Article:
The government has tabled further amendments to its controversial plans for NHS reform as it pushes for Parliament to pass the health and social care bill.
The government has tabled 137 amendments to its health bill. There are no major policy changes but they give some ground to members of the House of Lords who have challenged the government.
Ministers will hope they mean the bill can pass easily when it returns to the Lords for report stage on Wednesday. Report stage will last just over a month.
The amendments include putting “beyond doubt” the health secretary’s accountability and responsibility for providing a comprehensive health service, and promising greater emphasis on patient involvement.
They come after months of disquiet about the bill, with opposition from the royal colleges of nursing and midwives, and other major health unions. Last week, the 20 bodies that make up the Academy of Medical Royal Colleges were divided over the strength of the stance they should take against the bill.
One of today’s amendments says the new NHS Commissioning Board and clinical commissioning groups run by GPs will have new responsibilities to support education and training. Both will also have to report annually on their progress in tackling health inequalities, together with the health secretary.
The regulator Monitor will also have clear powers to require healthcare providers to promote integration of NHS services.
The amendments cover eight main areas:
- Clearer ministerial accountability. Health minister Earl Howe has agreed changes with peers concerned about this area. They include making the health secretary’s duty to promote autonomy subsidiary to main duties - which are also amended - “to promote the comprehensive health service and to exercise their functions so as to secure the provision of services”.
- Education and training – including a new duty on the NHS Commissioning Board and clinical commissioning groups to promote education and training; and strengthening the duties of the health secretary, commissioning board and CCGs to “promote research”.
- Integration and competition – including allowing Monitor to impose conditions on providers’ licences with the intention of, “enabling health care services… to be provided in an integrated way…[or to be] integrated with the provision of health-related services or social care services…[or for] enabling co-operation between providers”. Another change is that in the bill’s proposed seven-yearly reviews of the healthcare sector, the Competition Commission will look at the “effectiveness” rather than “development” of competition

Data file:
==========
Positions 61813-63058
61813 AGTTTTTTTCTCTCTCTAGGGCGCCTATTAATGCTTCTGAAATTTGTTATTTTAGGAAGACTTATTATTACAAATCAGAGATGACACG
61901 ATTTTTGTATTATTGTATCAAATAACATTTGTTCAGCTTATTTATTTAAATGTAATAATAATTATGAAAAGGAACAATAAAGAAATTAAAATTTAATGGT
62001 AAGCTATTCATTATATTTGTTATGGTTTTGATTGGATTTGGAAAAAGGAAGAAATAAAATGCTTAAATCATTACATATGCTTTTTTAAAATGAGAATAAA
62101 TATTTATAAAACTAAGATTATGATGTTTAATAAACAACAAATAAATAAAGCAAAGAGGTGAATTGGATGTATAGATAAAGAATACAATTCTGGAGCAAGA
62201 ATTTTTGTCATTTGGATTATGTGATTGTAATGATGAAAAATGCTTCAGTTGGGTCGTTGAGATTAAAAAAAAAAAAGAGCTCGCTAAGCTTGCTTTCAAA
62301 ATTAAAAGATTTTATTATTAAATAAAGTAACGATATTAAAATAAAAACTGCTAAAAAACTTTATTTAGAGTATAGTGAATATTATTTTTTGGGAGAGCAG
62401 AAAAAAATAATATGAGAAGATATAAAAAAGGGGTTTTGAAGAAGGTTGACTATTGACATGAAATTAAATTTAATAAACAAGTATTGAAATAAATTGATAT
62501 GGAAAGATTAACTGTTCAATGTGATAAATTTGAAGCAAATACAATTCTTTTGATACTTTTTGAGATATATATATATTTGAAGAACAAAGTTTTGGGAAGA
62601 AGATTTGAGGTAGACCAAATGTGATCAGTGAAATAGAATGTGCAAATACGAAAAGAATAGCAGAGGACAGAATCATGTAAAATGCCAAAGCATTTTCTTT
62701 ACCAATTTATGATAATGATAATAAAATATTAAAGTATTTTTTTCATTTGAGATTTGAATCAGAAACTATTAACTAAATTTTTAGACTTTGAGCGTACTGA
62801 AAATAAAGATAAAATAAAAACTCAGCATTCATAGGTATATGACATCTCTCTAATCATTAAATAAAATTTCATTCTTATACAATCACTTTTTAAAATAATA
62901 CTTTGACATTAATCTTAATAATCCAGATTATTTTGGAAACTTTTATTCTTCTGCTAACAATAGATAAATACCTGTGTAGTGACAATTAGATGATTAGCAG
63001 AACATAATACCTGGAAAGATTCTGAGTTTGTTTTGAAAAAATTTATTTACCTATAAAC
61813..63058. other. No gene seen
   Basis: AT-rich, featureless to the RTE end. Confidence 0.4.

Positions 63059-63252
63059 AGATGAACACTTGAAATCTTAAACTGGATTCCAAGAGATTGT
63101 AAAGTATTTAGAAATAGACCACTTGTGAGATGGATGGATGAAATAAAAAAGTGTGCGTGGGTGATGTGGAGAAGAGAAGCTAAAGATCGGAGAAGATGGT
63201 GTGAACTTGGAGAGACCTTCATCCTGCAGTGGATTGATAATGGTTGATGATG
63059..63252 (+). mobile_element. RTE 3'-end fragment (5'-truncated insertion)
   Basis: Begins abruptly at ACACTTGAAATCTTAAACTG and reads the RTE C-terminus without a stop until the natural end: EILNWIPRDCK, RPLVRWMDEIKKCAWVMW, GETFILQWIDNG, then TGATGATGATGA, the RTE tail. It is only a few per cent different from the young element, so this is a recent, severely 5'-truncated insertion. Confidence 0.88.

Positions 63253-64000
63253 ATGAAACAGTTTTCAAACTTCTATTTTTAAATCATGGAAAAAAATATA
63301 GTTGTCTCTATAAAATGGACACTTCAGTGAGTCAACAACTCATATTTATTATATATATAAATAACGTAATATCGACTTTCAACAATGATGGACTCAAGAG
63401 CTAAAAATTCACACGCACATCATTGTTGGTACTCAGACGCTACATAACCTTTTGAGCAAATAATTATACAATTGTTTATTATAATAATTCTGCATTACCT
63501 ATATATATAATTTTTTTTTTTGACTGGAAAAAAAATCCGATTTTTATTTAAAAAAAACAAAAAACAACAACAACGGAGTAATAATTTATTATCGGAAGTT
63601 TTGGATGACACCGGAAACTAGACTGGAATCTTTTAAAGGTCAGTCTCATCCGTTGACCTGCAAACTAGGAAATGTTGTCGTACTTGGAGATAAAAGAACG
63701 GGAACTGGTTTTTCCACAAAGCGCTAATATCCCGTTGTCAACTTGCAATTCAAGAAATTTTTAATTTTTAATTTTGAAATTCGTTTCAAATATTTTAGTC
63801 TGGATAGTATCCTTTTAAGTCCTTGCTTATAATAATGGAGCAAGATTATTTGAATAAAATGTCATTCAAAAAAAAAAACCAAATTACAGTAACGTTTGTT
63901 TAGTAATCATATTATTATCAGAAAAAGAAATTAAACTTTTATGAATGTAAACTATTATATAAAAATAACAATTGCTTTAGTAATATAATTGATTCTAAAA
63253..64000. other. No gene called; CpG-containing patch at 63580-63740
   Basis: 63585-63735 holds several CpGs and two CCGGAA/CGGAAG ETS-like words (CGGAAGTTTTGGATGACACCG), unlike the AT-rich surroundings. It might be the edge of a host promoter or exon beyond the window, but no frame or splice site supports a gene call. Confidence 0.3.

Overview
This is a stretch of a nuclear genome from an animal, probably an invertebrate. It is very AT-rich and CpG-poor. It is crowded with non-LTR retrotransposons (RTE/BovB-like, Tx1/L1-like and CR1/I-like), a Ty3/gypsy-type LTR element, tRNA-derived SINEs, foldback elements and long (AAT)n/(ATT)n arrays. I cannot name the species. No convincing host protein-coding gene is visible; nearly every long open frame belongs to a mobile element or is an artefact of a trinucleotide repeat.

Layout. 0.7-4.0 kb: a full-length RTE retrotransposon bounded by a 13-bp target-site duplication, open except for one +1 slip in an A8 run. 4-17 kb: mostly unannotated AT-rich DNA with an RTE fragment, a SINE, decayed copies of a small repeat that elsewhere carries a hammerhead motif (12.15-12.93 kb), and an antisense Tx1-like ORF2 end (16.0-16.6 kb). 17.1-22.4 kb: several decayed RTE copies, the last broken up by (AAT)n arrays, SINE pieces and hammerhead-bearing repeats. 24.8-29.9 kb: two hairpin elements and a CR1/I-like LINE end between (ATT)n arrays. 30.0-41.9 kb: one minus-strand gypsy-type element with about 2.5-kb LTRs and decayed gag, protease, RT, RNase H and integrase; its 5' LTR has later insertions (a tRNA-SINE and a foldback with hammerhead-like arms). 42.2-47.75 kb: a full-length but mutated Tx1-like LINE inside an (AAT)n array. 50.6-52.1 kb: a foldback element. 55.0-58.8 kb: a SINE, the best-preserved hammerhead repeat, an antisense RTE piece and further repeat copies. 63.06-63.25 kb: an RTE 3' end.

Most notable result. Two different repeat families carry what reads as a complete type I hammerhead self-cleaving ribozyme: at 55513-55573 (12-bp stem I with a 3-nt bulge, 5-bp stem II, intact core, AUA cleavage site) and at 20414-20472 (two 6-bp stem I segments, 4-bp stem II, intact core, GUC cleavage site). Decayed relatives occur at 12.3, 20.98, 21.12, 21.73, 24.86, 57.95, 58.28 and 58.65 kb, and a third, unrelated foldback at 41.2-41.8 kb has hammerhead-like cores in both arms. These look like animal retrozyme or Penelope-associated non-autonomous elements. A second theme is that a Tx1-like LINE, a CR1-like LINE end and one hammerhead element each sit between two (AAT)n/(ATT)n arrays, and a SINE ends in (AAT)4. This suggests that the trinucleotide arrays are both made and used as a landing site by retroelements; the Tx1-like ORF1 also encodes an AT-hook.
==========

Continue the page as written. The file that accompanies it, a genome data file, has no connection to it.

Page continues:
- Health inequalities – including requiring the health secretary, commissioning board and CCGs to report annually on how well they have fulfilled their duties to reduce health inequalities,
- *Patient involvement – changes commissioning board and CCG duties to say they must promote the patient involvement in “the prevention and diagnosis of [their] illness [and] their care and treatment”. The commissioning board must publish guidance on how they do so. The changes have been welcomed by patient group National Voices.
- Another change sets out that HealthWatch England, which will be a committee of the Care Quality Commission, must not be made up of a majority of people from the CQC. It is intended to protect its independence.
- Conflicts of interest – requires all members of committees or subcommittees of CCGs to declare their interests.
- Public health – including that local councils must make directors of public health a “statutory chief officer”, like directors of children’s services and adult social care.
- Patient confidentiality – limits use of the NHS Information Centre’s new powers to collect, analyse and publish information. The information centre will also publish a code of practice for organisations dealing with person-identifiable information.
Health secretary Andrew Lansley said: “The principles of our modernisation plans – ‘no decision about me, without me’ for patients, clinical leadership with doctors and nurses leading discussions on services, a focus on results for patients and reducing bureaucracy - have always been at the core of the bill.
“These principles are widely accepted as reported by the independent NHS Future Forum. But we have been carefully listening to the ideas raised as the bill has progressed through Parliament.
“And as a result we have today tabled a series of amendments to address these remaining issues.”
But RCN chief executive and general secretary Peter Carter said: “While we welcome the government’s decision to look again at aspects of the bill, these amendments are merely tinkering around the edges.
“They do not go anywhere near far enough and fail to resolve the fundamental concerns that the RCN has about the health and social care bill. We still feel the reforms are creating such turmoil that they must be stopped,” he said.
“In particular, the amendments do not fully address the key areas of competition, nurse involvement, the private income cap and health inequalities. The bill continues to damage the NHS as we know it and combined with the need to save £20bn in England by 2014, we fear that the health service is facing an extremely difficult future.”